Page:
In 2018, Jessica Hoopsick admitted to involvement in the plot. In 2003, she was a drug addict and prostitute, whose regular clients included Wells and Barnes. Melissa Chan of Time wrote: "Hoopsick says a conspirator approached her to find a 'gopher' who could be scared into robbing a bank." In the 2018 documentary Evil Genius, Hoopsick identifies the conspirator as Barnes and alleges she recommended Wells, whom she described as "a pushover". Claiming she was involved only because she was desperate for drug money, Hoopsick expressed regret for her role and claims Wells had no advance knowledge of the bank robbery. ATF agent Jason Wick stated Hoopsick was uncooperative in 2003, but authorities "always believed that [she] knew more" about the case; however, Wick also expressed concern that Hoopsick might not be a credible witness.
The incident and the subsequent investigation were frequently covered in American national media as the case continued to develop. When the story broke, many wrongly believed the incident to be terrorism-related. America's Most Wanted featured the story three times with newly released evidence in hopes officials could gather new clues behind the case. The story was described in detail in the January 2011 issue of Wired magazine. In 2012, Jerry Clark and Ed Palattella published Pizza Bomber: The Untold Story of America's Most Shocking Bank Robbery (ISBN 0425250555), a true-crime book detailing the events. In May 2018, Netflix released a documentary series about the case, Evil Genius: The True Story of America's Most Diabolical Bank Heist.
Due to its novelty and complexity, the story remains a fascination for many people. Since 2017, it has been discussed on a number of podcasts of varying subjects. Georgia Hardstark of My Favorite Murder detailed the story in a July 2017 episode. In August 2017, the story was reported on by Dave Warneke for the Australian podcast Do Go On. Swindled, a podcast dealing with white-collar crime, covered the Wells story in February 2018. In April 2018, Casefile True Crime released an episode about the incident. In May 2018, the podcast Stuff You Should Know covered this story in an episode.
The incident has been the apparent inspiration for a number of works of fiction. A short lived 2006 NBC-TV series, Heist, dramatized the incident in a pilot featuring Zac Efron as a teenage pizza delivery boy with a bomb on his chest forced to commit a robbery. As in the real-life incident, the bomb was detonated and killed the victim, though in the TV show, the mechanism was updated with a wireless transmitter. It is believed that the 2007 Colombian film PVC-1 was inspired by the case. The 2011 American comedy film 30 Minutes or Less depicts a pizza delivery man being forced to wear a collar bomb and rob a bank. The film's apparent similarity to the Wells case was criticized by Wells' family, but the Sony Pictures Motion Picture Group denied that the filmmakers had any awareness of the Wells case.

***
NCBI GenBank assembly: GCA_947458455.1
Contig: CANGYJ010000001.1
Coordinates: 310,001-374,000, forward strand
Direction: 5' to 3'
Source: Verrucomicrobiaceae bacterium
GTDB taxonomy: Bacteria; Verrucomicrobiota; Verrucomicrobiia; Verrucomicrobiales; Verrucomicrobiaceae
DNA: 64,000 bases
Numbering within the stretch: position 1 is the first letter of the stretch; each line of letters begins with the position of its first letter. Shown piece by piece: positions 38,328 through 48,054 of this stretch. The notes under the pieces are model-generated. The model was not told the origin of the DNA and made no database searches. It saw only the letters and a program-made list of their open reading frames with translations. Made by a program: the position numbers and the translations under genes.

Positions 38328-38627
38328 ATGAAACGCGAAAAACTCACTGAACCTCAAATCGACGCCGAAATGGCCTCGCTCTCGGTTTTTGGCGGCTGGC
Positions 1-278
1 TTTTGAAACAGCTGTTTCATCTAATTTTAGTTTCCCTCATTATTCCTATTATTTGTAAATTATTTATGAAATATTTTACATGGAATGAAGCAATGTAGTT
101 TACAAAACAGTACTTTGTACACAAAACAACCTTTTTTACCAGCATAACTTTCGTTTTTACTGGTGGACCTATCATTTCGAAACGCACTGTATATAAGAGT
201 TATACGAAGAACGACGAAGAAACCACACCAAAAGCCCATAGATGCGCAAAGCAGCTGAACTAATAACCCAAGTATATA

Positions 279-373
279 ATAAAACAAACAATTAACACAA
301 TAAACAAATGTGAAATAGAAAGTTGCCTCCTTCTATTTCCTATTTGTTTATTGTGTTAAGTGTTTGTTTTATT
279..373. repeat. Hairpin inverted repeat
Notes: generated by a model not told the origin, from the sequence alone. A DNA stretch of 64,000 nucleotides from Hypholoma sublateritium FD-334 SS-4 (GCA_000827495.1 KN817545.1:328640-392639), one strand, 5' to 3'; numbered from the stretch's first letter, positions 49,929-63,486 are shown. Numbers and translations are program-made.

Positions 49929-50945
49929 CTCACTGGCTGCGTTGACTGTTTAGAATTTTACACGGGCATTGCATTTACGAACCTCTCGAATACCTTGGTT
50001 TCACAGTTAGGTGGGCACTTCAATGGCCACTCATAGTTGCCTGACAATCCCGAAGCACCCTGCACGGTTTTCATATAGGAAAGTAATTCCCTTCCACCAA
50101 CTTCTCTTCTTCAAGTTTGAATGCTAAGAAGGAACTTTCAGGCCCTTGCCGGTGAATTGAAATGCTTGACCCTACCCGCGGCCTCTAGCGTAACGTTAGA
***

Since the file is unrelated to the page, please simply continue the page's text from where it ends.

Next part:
A collection of news articles that reported developments in the Brian Wells story was analyzed in a scientific study of information novelty.
- List of unusual deaths
- "Shut Up and Dance", a 2016 episode of the anthology series Black Mirror, in which characters are similarly manipulated, at one point robbing a bank under duress
- Saw III, in which a surgeon wears a shotgun collar which will kill her if she does not comply with her captors' demands
- Mosman bomb hoax, a 2011 extortion attempt using a fake collar bomb
- Drew Griffin and David Fitzpatrick (August 8, 2011) New details revealed in 'pizza collar bomb' heist, CNN.com, accessed 13 May 2018
- "Bank Robber May Not Be Perpetrator". WSEE News. August 29, 2005. Archived from the original on August 29, 2005. Retrieved August 16, 2011.
- "Pizza Deliveryman Who Robbed Bank Had Neck Measured for Bomb Collar". Fox News. Associated Press. 2007-07-19. Retrieved 2010-09-30.
- Caniglia, John (2007-07-12). "Double-crossed: Erie pizza bomber Brian Wells was both victim and conspirator". The Plain Dealer. p. 3. Archived from the original on 2007-08-22. Retrieved 2007-07-15.
- Martin, Jim (2008-12-03). "Barnes gets 45 years". Goerie.com. Retrieved 2013-06-16.
- "Case 81: Brian Wells - Casefile: True Crime Podcast". Casefile: True Crime Podcast. Retrieved 2018-04-15.
- "Collar Bomb Probe Gets Weirder". Retrieved 2017-11-23.